Home property maintenance is primarily about preventing problems with the structure of your house, and one of the most annoying problems is condensation.
The amount of moisture that air can hold depends on its temperature. Air at 15 degrees Celsius, for example, can hold about twice as much moisture as air at 5 degrees. So if moist air in your house cools, then it has to shed some of that moisture, and the coldest surfaces are those that will attract that moisture.
If condensation forms on the inside surfaces of your walls or windows then temperature fluctuation, combined with damp air, is the likely cause. How, then, can you prevent this from happening?
Before we can answer this, consider these four factors.
1. The thermal insulation of your walls and windows.
2. The amount of heat you produce in your house (especially the kitchen and the bathroom).
3. The amount of ventilation you have in your house.
4. The amount of moisture you produce, e.g. by cooking or having a shower.
Now we’re getting closer to finding the cause of your condensation. What most people tend to forget is that when you evaporate water, whether by boiling it when cooking food, by drying clothes in front of the gas fire, or by whatever other means, it doesn’t just disappear. It goes somewhere.
And it’s worse because in the meantime it’s invisible. At least it is until it manifests itself in the form of condensation on your walls or windows.
So you can see that maintaining your home property properly depends in large part on recognising this and dealing with it.
How can you do that? Here’s a quick checklist.
1. Prevent falls in temperature of the air in your house while it remains in the house. Only by becoming colder will the air start to release some of the water vapour locked up inside it. Of course, this may be too expensive, in winter at least, so perhaps you should consider the next point.
2. Increase ventilation in the area or room affected. If you can “ship out” the damp air while it is still warm enough to retain its moisture then you won’t get condensation. Even if the air that replaces it is cooler it will also be drier so it won’t cause a problem.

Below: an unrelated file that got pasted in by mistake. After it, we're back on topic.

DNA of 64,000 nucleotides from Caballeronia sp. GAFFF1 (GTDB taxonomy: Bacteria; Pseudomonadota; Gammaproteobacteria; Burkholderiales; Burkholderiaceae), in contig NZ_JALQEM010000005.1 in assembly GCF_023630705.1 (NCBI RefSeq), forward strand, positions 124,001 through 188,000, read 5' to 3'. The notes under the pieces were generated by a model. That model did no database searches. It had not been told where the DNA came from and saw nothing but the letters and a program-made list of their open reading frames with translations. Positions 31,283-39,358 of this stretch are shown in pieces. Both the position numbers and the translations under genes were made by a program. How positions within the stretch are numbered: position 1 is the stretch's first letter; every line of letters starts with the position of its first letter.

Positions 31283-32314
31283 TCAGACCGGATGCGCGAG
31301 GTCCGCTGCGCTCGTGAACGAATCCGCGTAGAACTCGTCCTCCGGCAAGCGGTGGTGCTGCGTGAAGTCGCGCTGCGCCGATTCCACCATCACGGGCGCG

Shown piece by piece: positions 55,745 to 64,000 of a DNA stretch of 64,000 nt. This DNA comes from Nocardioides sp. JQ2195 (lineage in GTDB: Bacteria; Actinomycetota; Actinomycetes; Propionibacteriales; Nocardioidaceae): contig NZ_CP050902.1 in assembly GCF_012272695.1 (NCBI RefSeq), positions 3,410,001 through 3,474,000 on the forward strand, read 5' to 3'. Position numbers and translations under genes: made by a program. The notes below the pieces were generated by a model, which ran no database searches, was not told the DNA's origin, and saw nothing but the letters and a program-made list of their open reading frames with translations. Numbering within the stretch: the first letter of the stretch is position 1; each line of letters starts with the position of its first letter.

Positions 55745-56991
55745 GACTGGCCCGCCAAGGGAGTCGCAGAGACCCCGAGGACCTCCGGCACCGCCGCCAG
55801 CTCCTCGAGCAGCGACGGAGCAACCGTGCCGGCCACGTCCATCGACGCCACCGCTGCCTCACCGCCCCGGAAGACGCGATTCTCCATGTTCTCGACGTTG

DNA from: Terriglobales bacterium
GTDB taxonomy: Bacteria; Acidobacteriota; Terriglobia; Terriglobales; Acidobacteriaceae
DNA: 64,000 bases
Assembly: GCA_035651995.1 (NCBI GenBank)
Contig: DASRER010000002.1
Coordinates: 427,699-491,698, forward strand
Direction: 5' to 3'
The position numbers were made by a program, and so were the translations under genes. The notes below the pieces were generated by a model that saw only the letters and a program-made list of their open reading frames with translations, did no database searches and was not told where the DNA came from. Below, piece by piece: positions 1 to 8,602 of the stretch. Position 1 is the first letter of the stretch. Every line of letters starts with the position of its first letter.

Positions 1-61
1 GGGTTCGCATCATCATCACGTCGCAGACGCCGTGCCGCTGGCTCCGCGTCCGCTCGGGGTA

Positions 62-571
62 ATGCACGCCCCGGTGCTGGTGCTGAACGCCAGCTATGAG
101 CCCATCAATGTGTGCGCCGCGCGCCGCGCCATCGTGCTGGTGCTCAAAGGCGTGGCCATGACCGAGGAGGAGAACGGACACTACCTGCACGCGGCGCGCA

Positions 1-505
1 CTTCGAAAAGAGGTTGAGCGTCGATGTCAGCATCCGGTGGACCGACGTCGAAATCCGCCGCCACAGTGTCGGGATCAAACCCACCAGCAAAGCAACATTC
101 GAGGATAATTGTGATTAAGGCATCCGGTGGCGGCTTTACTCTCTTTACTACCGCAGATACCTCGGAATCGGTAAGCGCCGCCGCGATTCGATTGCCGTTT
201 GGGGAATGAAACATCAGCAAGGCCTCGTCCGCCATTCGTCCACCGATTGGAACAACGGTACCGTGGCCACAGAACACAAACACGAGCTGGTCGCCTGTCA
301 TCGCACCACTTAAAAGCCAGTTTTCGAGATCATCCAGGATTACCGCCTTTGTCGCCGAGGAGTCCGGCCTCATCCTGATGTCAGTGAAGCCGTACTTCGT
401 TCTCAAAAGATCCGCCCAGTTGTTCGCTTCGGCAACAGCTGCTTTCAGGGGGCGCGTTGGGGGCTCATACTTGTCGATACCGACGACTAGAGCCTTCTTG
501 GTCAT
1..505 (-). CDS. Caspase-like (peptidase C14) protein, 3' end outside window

3. Increase the thermal insulation of the walls and windows. Double glazing your windows will normally solve the problem as far as the windows themselves are concerned. The inside glass surface is not so affected by the outside temperature, and so it is warmer and less prone to having water vapour deposited on it. Do watch out, though, for damp on the metal frames. Walls, however, can only be properly insulated by being covered with something like wood panelling (not very popular these days) or skilfully applied wallpaper.
Sometimes, especially where the house is empty and unheated during the day and heated up during the evening, you get a “cold patch” on a wall, where condensation forms for no apparent reason. It may be where a lintel is set at the top of a window or door.
Here usually the only thing you can do is to apply a lightweight lining onto the surface. This will warm up and cool down much faster than the wall itself, and thereby prevent water droplets from condensing there.
This is, however, a short term solution, and, as with many problems involving dampness, you may be best advised to call in a builder to assist with your home property maintenance in this area.